Mon Sep 19, 2022
Schools require huge amounts of land, power, supplies, transportation and food.
The bus trip to school alone could be hugely increasing your child’s unique carbon footprint. The education sector needs to come together to address climate change.
Below we’ve created a list of ways that having your children taught online in the comfort of their own home helps helps to reduce the impact of their climate footprint - one that they have very little control over when attending school.
Transport is considered one of the largest emitters of CO2 in the world. However, online schooling doesn’t require any transport at all - roll out of bed and onto the computer and we’re ready to go! Children also get more time in the morning to get organised before starting their school day, and as a result so will parents - no more rushed packed lunches, scurrying around looking for clean uniforms and shoes, or frantically trying to make sure the kids catch the school bus on time. And of course, no more school drop-offs and pick-ups if you usually drive your kids to school. Extra curricular and after school activities can also be organised to take place in your local community, rather than in the town or area that your children attend school. Long term, this means your kids are more likely to make friends locally and not have so many friends scattered around the catchment area of their school, which will reduce the need for transport for social activities.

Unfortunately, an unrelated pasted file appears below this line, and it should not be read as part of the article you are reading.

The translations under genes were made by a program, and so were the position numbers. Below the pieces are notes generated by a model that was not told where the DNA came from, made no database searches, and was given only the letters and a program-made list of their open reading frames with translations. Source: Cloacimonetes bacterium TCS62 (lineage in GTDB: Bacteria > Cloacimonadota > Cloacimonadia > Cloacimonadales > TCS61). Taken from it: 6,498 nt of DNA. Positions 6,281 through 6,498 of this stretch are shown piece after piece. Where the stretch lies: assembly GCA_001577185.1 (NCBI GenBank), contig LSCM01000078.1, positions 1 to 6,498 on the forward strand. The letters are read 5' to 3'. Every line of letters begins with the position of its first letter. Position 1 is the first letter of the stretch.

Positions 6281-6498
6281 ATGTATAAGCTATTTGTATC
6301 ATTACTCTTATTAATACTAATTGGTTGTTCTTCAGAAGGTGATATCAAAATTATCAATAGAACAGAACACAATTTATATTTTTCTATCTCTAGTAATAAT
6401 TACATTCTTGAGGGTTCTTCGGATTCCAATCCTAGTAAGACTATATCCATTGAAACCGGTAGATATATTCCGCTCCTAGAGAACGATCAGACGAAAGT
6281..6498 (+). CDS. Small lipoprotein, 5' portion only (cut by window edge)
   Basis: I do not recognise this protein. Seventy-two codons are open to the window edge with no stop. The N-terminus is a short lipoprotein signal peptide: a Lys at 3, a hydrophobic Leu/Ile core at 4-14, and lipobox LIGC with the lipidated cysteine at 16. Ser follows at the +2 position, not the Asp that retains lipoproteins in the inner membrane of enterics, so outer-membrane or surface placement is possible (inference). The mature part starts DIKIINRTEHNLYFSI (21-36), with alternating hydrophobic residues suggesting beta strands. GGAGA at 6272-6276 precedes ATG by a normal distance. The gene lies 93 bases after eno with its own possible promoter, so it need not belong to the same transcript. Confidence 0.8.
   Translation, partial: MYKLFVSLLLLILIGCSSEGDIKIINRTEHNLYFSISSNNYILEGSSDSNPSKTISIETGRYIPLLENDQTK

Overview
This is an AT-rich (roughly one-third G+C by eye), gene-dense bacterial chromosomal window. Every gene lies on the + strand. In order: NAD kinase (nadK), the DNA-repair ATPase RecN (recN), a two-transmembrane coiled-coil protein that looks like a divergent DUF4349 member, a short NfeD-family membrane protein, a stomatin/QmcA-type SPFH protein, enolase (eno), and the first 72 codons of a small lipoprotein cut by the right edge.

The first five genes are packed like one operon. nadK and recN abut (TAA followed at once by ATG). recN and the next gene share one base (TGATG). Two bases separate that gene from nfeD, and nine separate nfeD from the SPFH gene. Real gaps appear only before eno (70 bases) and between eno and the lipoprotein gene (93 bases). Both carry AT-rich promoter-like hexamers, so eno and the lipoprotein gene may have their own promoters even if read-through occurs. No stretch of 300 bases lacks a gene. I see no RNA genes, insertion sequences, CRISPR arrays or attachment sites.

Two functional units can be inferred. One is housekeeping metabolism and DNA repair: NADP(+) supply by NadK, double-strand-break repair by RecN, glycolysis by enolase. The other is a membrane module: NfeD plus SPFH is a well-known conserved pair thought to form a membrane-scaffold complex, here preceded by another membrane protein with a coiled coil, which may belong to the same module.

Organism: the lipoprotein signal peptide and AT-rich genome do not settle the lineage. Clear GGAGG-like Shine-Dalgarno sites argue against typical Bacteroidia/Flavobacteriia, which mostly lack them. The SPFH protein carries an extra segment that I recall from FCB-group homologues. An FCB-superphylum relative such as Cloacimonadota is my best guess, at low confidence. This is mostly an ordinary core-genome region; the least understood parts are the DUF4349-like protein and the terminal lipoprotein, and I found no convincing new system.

Teacher-parent meetings all happen online as well, so no need to head to after school teacher-parent update
There are also no school-trips involved with us. This doesn’t mean the kids miss out on important site visits that help expand their knowledge though. Because our school is so uniquely tailored to your child and your circumstances, we work with your schedule to find innovative ways of including learning in the trips that you and your children are already taking. Heading to London for the weekend? We’ll incorporate what your child experienced on their trip into our history or geography lessons, and we’ll have them learn about all the famous writers and stories that London has produced in English Literature.
The fashion industry accounts for approximately 10% of global emissions. Nearly every school in the UK requires your children to wear a uniform, and as uniform tends to be strict in what can and can’t be worn to school, as a parent you have less control over the shops these uniforms come from (you may even have to buy them directly from the school), and therefore you lose your consumer control over ensuring that the fabrics are sustainably sourced or that they come from retailers striving to reduce their carbon footprint. And the biggest issue about uniforms? Kids grow. All the time. All the way through school. So uniforms have to be re-purchased every couple of years at the very least.
With our online school, kids wear whatever they’re most comfortable wearing to their classes. This means that you as the parent have complete control over the clothing that they’re wearing, where it’s coming from, and so you can thrift, hand-me-down or source responsibility to your heart’s content. Most schools still prescribe to gendered uniforms as well, or have strict rules about the size and length of clothing. This can be hugely problematic for non-gender-conforming students and students who struggle with their body image. So no uniforms allows children to be as comfortable as possible in their own clothes and own skin, giving them more freedom to focus on their education rather than spend their lessons consumed by feeling insecure.